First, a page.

Deliberately Belated Commentary: Black History Month

Mar 5, 2021 by

It’s March 4th. Black History Month ended three days ago. I deliberately “forgot” to make this commentary timely.

I’m here to announce that I have unilaterally extended  it an additional eleven months. I am proud to have usurped the authority to do so.

The celebration should be ongoing. It is in all our interest to do so. But people are sheep.  Or should I see conformists or creatures of habit.  It’s evident in many ways. 

For instance, they remember mother on Mothers Day and their sweetheart on Valentines Day, so the restaurants and florists to great business on those arbitrary days and then back to dormancy until the calendar alerts us to put on another show next year.

Has love taken a breather for 364 days?  Neither should our observance of Black History Month.

To do further justice, let’s not focus almost exclusively on the same people. Let’s inquire into a broader range of outstanding yet legacy-suppressed African-Americans, as did classical music radio station WQXR did.

Last month,they  broadcasted many recordings of Black classical music composers and performers.  Over many decades of immersion in this kind of music, I was never allowed to be given a clue of what stellar original talent has been denied us for generations.

Every year, the media refreshes old profiles and dusts off profiles lifted from their story morgues. They are a bit formulaic in their selections or  maybe they are just getting lazy. 

Portrayals are often cliches, in which the characters almost overlap or are interchangeable. In a “paint by the numbers” way, they are almost stock figures. Usually they are drawn from the world of entertainment, sports, politics or liberal arts academia.Focusing so narrowly on the legacies of great African-American history  may not be intended as an insult, but it is involuntarily demeaning and patronizing. And worst of all, ignorant.

Sometimes a great personality lends herself to being spotlighted for achievement in areas with which she is not primarily associated.  Serena Williams, for instance.

Around 15 years ago, when I was a reporter for the newspaper of a labor union, I was assigned to cover an event at the New York Public Library that was honoring Dr. Seuss. 

The greatest women’s tennis player of all time sat on a stool surrounded by very young students, every one of whom was riveted by Ms. Williams’ dramatic recitation.  She frequently paused to clarify and answer their questions.  She could easily have passed as a master veteran teacher.

She demonstrated that athletes, teachers and artists, when they are at the top of their game, have a lot in common.

Exactly a year ago, Katherine Johnson died at the age of 101.  Remember her? Although her life’s story is told in the movie “Hidden Figures”,she was rarely, if ever, the subject of a documentary about African-Americans’ role in advancing not just this nation, but the whole world. 

Neither have countless other representatives of brilliantly applied human intelligence. She was not a social warrior in the contemporary sense.  And she was not a celebrity in the usual areas.  Who was she?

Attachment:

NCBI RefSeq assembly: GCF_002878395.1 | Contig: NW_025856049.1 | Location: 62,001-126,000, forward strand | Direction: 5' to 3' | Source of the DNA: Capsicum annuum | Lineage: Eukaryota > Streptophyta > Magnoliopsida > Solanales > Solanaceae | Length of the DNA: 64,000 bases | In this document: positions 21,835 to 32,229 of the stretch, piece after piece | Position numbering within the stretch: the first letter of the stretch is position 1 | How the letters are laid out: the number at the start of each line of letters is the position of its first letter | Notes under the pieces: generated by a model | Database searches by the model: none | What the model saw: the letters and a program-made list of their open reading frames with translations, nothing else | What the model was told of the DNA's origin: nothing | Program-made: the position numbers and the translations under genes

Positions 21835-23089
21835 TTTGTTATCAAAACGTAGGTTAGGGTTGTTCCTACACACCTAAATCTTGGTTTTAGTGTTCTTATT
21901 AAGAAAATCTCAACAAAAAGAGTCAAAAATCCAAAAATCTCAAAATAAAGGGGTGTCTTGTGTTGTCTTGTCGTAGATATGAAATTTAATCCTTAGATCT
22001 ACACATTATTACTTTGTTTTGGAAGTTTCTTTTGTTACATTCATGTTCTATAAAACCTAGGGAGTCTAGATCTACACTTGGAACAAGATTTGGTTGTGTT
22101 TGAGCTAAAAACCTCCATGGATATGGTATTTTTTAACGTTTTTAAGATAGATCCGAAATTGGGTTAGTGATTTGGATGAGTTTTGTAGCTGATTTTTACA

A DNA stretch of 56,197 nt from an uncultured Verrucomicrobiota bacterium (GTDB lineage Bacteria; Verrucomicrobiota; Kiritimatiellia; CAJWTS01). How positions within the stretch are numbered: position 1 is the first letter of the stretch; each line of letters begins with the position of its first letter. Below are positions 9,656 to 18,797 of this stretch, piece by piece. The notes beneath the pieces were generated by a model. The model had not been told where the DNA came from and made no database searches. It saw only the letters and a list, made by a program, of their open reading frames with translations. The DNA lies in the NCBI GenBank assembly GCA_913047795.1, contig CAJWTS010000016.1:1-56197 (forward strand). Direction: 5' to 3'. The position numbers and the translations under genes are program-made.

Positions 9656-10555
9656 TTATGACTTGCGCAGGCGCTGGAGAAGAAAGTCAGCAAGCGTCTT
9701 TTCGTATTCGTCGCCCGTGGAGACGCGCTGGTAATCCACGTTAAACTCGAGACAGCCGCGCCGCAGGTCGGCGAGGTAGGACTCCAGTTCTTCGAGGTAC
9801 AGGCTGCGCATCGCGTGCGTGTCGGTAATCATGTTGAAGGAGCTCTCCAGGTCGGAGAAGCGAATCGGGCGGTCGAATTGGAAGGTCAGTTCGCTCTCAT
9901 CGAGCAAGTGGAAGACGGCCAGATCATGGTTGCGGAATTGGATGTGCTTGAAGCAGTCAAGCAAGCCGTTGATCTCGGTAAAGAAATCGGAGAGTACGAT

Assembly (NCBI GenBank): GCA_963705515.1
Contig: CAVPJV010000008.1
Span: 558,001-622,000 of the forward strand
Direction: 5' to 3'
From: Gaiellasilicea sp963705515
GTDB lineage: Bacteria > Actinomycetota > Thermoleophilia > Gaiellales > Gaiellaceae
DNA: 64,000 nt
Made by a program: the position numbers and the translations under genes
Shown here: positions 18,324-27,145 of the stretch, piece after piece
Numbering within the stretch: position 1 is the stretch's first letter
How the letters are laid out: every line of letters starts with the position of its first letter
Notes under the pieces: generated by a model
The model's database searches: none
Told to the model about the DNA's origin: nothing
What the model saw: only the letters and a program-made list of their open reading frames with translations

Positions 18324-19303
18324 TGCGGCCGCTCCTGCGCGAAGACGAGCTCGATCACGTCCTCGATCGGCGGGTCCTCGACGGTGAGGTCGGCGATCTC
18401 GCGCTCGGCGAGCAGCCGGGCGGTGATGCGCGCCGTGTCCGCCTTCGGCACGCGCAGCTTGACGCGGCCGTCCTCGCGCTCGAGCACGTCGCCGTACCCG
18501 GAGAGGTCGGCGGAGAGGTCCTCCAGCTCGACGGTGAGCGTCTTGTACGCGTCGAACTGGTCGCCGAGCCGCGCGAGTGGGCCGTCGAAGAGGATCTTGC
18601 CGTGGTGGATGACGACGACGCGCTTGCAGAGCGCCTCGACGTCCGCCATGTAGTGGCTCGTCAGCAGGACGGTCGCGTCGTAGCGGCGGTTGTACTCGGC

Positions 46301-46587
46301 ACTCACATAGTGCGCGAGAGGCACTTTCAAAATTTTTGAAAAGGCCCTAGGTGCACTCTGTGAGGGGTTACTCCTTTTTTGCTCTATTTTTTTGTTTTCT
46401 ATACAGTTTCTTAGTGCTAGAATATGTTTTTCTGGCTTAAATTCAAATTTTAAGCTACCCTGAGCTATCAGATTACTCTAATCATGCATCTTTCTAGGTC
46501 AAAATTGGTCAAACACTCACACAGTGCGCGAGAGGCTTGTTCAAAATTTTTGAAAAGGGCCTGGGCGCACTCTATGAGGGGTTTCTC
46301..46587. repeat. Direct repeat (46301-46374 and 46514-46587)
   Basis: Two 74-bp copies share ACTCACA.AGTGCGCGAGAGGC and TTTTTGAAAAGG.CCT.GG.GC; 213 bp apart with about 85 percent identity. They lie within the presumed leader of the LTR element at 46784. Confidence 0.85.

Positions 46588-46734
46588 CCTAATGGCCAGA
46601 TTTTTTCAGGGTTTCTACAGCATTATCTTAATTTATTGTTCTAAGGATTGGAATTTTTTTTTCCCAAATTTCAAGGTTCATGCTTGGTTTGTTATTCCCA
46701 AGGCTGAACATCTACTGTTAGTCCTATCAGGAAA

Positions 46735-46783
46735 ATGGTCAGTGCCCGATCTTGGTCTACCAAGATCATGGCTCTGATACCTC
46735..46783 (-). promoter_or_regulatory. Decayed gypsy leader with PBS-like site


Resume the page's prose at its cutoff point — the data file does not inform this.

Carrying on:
She was a researcher with the National Advisory Committee for Aeronautics, working in the Flight Research Division of the forerunner of NASA.  She did the trajectory analysis for the first American human flight in space and her calculations were trusted by John Glenn, the first American to orbit the Earth, more than he valued any other sources.

She played a major role in mapping the surface of the moon and arguably the Apollo 13 astronauts would have remained forever lost, had Johnson’s mathematical findings not been available.She was the awarded the Congressional Gold Medal and the Presidential Medal of Freedom, not out of political correctness or “woke” deference, as some closet racists might postulate.

Katherine Johnson was a quiet genius.She was neither self-effacing nor self-promoting.I don’t recall her name being mentioned over decades worth of Black History commemorations, do you? And there are many such others.

Visiting one of the Department of Education’s “alternate learning centers” last year, I saw a wall display listing dozens of African-American inventors and details of what they had developed. It was astonishingly impressive for the range and depth of their creativity.

I thoroughly researched most of them, vetted footnotes and verified accuracy. But the majority of those names very rarely appear as subjects of investigations, term papers, or school assignments. 

Let’s give genius African-Americans full credit  and not allow them to fade into anonymity.

Embrace these men and women , even if their political orientation differs from most of us.  Include even the most controversial ones, so long as they were notable contributors to world culture.After all, Richard Wagner the composer, Edward Teller the physicist, and Ty Cobb the baseball player were all odious people, but still belong in the “hall of fame” of their respective precincts of renown.

African-Americans, like all other groups, are not monolithic.They exemplify and illuminate divergent viewpoints. 

“Wider than the heart is wide”.  The poet Edna St. Vincent Millay was not referring directly to the African-American experience, but she might as well have been.

Ron Isaac

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